Romeo & Juliet
By William Shakespeare
Shakespeare At The Tobacco Factory production
Directed by Polina Kalinina
Theatre Royal, Winchester
Wednesday 3rd June 2015, 7.30 pm
Paapa Essiedu … Romeo
Daisy Whalley … Juliet
Oliver Hoare … Mercutio
Craig Fuller … Tybalt
Sally Oliver … Nurse
Fiona Sheehan … Lady Capulet
Timothy Knightley … Capulet
Chris Garner … Montague / Apothecary
Paul Currier … Friar
Joey Hickman … Balthasar
Callum McIntyre … Benvolio
Hannah Lee … Gregory / Peter
Jack Wharrier … Samson / Paris
The Tobacco Factory (from Bristol) has a deserved reputation for lively Shakespeare productions. I preferred their Two Gentleman of Verona to the RSC production by a long way. For Romeo and Juliet they have engaged young Russian director Polina Kalinina and gone for high concept. The other reviews I’ve read give it four stars.
The programme makes much of Paris during the student protests in May 1968, as well as Lindsay Anderson’s If …. so that’s the setting and costume. By the way, Mr Anderson was quite vehement that If was followed by four dots (as in the poster illustrated in the programme), not by three as in the programme text. So modern dress as in Baz Luhrmann’s 1996 film. I have yet to see a fully-satisfying version of the play, one that matches Lurhmann. I say that every time I see it. And after this, I still haven’t. Furthermore, let’s actually think about the programme’s attention to May 1968 student protests, the film If …. and authority. Yes, May 1968 and If …. are closely related and both are about reactions to authority. But is Romeo & Juliet about that at all? Perhaps there’s one strong moment in this production when after the opening gang brawl (brilliantly done with clanging metal piping), The Prince comes in with a megaphone and stops the fight. In the shadows are two black clad riot policemen, reminding me of the 1968 (and later) French slogan “CRS=SS”. OK, but like so many high-concept Shakespeare, the lengthy notes on If …. and May 1968 resonate at that point, but has the rest of the play got anything to do with it, beyond costume choice? I can’t see it. I don’t think we see the riot police again either.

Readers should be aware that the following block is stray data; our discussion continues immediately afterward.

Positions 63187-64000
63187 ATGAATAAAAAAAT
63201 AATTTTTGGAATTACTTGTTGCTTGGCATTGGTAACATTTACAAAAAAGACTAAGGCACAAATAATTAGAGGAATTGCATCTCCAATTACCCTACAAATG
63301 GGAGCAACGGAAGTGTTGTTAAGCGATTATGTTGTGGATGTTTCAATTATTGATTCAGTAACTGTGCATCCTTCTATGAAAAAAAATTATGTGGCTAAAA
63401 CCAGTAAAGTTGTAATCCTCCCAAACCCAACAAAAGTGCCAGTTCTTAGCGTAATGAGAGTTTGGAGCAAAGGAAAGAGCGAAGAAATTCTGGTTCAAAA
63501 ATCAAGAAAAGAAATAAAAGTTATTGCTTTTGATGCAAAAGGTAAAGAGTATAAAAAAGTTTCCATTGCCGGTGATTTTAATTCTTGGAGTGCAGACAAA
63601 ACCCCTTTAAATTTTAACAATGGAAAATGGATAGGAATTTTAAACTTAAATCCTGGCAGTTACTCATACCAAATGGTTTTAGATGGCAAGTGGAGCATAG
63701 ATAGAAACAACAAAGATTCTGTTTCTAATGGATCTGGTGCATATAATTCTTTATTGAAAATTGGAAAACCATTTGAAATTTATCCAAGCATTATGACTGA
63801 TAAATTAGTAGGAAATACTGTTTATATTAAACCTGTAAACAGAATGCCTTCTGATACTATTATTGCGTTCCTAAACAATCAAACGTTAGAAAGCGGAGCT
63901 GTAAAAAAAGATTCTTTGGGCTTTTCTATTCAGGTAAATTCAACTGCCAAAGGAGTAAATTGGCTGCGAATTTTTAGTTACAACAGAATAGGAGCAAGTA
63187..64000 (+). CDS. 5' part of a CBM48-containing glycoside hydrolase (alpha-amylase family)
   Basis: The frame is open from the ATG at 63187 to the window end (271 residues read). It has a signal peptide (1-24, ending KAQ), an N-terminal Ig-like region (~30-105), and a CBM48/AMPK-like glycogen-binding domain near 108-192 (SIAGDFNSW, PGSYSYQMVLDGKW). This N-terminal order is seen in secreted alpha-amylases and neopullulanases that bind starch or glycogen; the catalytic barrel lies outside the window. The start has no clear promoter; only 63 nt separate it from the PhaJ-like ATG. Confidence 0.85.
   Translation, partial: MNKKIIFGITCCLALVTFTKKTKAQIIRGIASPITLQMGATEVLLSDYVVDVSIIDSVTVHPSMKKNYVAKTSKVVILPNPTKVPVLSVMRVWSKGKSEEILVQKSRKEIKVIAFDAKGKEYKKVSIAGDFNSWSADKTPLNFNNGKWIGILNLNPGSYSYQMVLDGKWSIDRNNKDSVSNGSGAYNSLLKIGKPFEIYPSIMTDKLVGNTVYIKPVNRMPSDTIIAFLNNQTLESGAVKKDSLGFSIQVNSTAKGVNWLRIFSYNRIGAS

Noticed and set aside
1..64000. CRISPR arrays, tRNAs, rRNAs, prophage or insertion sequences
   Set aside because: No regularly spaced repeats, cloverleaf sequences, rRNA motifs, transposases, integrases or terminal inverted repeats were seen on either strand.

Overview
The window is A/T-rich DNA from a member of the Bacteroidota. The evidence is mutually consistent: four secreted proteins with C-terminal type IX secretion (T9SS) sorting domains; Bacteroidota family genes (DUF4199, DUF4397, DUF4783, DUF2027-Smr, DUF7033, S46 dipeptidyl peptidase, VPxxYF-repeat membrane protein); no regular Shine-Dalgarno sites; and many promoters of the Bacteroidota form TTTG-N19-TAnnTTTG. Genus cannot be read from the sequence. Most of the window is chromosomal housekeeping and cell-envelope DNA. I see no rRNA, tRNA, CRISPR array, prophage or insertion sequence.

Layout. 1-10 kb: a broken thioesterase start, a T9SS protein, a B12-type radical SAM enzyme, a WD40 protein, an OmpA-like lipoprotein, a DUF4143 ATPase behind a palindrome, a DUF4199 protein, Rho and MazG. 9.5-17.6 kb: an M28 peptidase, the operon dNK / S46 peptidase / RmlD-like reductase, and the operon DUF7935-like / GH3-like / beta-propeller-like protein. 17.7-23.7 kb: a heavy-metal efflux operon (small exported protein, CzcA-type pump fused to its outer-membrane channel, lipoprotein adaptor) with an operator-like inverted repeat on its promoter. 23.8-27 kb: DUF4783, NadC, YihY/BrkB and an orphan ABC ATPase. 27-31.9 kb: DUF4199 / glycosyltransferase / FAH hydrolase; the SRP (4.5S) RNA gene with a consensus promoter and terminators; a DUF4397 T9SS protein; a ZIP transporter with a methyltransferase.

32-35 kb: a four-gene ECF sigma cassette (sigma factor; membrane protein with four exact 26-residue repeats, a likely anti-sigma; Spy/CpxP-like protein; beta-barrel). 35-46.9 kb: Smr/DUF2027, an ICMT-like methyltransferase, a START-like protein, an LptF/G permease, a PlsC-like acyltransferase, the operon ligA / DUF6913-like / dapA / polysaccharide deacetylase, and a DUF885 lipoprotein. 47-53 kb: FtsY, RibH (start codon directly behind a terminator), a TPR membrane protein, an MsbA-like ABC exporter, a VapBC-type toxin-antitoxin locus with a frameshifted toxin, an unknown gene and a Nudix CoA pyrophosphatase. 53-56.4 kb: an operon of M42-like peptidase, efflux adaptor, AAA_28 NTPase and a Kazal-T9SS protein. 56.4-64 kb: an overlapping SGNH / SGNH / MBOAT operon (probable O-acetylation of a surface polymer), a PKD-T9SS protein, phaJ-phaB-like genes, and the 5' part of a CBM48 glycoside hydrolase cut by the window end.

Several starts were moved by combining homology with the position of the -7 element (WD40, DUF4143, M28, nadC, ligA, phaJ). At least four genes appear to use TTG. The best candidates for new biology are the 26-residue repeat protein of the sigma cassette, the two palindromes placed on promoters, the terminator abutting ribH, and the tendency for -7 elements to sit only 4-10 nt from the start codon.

The set is a plain stage with a municipal park children’s stand-on roundabout centre stage in the first half. A bed is placed on it in the second half. The theatre is stripped to its black-painted back wall with ropes and lights and bits of metal on view (this is becoming a cliché recently). Clearly they take the play into the round if need be … in fact the Stephen Joseph at Scarborough is next week, so they will be in the round there. Above the rotating centre (roundabout or bed) a huge circular mirror is angled above the stage. Two criticisms come here. First, from the circle, the mirror performed no function. You didn’t see the main action reflected (though we were dead center), just a corner of the roundabout and some bare stage. So it was a complete waste of time from the circle. Maybe it worked downstairs.
The second criticism is that with no back cloths and a bare wall right back to the loading door, it echoed. It echoed like a loading bay at times. You do need a soft surface or a deflecting surface for optimum sound. So while the set looked good, and the metal bars of the kids’ roundabout could be removed to form weapons, it had functional issues on a proscenium stage. And most of the tour will be proscenium stages.